REDUCING HEX CHROME USE
Boeing also is reducing the use of hex chromium, using chrome-free primers and paints on military aircraft, including the AH-64 Apache helicopter, C-17 airlifter, and the F-15 and F/A-18 tactical aircraft. The program has expanded to its commercial airplanes, too, with airlines currently testing chrome-free finishes on 20 of the Boeing 737s and six 777s in commercial service.
In addition to reducing chrome in exterior applications, Boeing said the 777 program launched a pilot program last year to remove chrome primer from aluminum tubing used in the aircraft. As part of this process, design engineers switched from vapor to aqueous degreasing techniques for tubing, resulting both in the elimination of hazardous materials and the reduction of energy use.
“Boeing is partnering with universities across the U.S. to research advanced technologies, including multifunctional coatings and sealing systems, to replace chrome entirely,” a Boeing spokesperson says. “We continue looking for opportunities to reduce the use of hazardous chemicals in our products and operations to benefit our employees, our customers and the environment.”
Which is good news for platers and products like MacDermid’s Iridite NCP, which can be used not only as a final finish on aluminum, but also as a paint base, a high-performance topcoat or a treatment before powder coating since it qualifies under MIL-DTL-81706B, Type 2B 1A, B&C and MIL-DTL-5541F.
PRODUCT IS CLEAR
One of the biggest drawbacks to Iridite NCP is what you can’t see: the product is clear, which causes some concern amongst its users about whether the product is actually on the part. This is obvious when using hex chrome, as the part would be shiny.
Keen said he has had an issue with customers who say they want to actually see the finish on the part.
“There is a certain amount of trust that people have, but like Reagan said, ‘Trust, but verify,’” he says. “We show them all the certifications, all the paperwork, all the things they need to see, but nothing beats that look of a part and seeing the finish. Under a bright light you’ll see a blueish hue to it, but sometimes it all comes down to aesthetics.”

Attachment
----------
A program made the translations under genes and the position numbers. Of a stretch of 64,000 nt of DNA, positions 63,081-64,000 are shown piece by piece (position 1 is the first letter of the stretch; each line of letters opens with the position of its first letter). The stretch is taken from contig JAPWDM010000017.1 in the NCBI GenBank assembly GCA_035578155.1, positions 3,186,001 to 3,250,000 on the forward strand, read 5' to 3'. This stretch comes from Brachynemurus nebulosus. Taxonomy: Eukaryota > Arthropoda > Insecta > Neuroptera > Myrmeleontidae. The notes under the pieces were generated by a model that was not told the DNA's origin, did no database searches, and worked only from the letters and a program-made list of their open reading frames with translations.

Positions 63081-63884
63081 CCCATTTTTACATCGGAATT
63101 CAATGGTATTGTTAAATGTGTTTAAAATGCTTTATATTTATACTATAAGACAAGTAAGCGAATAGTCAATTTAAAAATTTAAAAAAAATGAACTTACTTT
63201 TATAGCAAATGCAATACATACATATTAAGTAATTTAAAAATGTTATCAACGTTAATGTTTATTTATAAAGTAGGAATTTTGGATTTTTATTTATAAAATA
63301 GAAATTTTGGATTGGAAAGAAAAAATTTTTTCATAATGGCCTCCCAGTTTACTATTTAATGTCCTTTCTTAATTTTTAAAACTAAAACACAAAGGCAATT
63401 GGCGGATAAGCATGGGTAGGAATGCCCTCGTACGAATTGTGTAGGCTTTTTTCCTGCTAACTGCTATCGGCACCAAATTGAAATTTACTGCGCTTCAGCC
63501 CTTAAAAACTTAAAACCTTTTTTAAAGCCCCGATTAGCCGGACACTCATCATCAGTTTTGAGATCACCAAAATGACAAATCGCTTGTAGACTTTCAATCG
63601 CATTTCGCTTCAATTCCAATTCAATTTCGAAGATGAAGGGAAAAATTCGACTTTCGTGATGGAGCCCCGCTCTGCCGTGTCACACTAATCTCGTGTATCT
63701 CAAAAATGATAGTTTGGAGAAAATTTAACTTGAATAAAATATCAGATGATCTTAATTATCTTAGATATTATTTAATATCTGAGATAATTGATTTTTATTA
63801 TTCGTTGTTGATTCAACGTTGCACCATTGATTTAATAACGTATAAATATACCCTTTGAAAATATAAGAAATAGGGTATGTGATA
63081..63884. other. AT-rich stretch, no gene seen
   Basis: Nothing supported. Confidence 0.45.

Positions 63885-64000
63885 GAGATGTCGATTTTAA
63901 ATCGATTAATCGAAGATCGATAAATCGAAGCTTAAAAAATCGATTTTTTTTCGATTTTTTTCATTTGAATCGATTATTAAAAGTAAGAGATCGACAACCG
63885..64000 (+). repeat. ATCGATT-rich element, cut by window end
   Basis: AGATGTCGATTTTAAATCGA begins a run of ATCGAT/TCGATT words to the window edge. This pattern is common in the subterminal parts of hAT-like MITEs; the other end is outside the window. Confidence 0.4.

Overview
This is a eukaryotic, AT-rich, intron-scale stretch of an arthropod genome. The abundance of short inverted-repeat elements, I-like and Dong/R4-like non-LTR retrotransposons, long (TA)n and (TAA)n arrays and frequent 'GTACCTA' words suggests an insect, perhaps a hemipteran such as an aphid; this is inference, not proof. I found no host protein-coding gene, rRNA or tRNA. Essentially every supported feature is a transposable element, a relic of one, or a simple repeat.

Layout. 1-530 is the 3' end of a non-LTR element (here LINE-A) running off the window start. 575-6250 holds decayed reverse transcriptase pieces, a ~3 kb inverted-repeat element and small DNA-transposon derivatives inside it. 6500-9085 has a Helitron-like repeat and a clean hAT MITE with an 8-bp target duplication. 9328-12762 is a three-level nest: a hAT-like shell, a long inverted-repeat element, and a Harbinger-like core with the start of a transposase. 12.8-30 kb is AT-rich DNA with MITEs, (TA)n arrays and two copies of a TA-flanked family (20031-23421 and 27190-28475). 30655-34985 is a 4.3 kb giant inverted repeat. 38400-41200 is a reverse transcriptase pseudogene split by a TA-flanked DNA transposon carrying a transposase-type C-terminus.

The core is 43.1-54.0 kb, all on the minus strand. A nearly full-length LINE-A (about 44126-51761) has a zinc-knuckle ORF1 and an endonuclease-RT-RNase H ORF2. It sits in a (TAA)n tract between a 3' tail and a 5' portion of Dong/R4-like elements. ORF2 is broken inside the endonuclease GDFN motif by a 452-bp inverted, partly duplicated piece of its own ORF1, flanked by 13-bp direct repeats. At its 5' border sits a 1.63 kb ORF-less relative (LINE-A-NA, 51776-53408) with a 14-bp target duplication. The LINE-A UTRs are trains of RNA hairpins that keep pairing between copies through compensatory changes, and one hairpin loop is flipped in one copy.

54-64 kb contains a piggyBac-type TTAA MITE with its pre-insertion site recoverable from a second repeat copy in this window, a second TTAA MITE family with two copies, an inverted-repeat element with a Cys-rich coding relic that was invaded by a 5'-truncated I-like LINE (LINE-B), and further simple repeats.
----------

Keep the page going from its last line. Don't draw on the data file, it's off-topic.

Says Hunter: “Often the plated part looks just like it did when it came in, so it has been a concern.”
Barnstead says MacDermid tinkered with putting a dye into the coating, but was unsuccessful because the dye did not readily incorporate into the coating.
2007, 2009 EXECUTIVE ORDERS
MacDermid and other chemical companies are hoping that the use of NCPs will continue to pick up, especially because of the 2007 and 2009 presidential executive orders requiring the DoD to look for safer alternatives to hex chromium, as well as the 2009 directive by the DoD’s acquisition chief, John Young, that the military’s use of hex chromium be phased out.
“The interest really perked up in Iridite NCP after those directives, and we certainly have seen an uptick in sales over the last several years,” Barnstead says. “But the DFARs that came out did exempt conversion coatings from going to a non-chrome, which is different than what RoHS and ELV has required. My opinion is that will change, and you will probably see more finishers moving to the NCP.”
Finishers like A.M. Metal Finishing’s Hunter advises any shop to work closely with its suppliers when it starts the process of adding an NCP line and gain the knowledge needed to operate the new formulations successfully.
He sent about eight of his staff to MacDermid’s headquarters in Connecticut to become trained on the NCP process, as well as to learn how to educate their own customers on the technology.
“They were one of the few in the industry to offer that to us, and even though we picked up the travel tab, it was well worth it to us,” Hunter says.
Keen, Hunter says platers have to be ready when the customer calls on them with a specific request for a certain type of coating or treatment.
“If you’re in the plating industry, then you need to keep bopping and weaving in the marketplace just like a prizefighter,” Hunter says.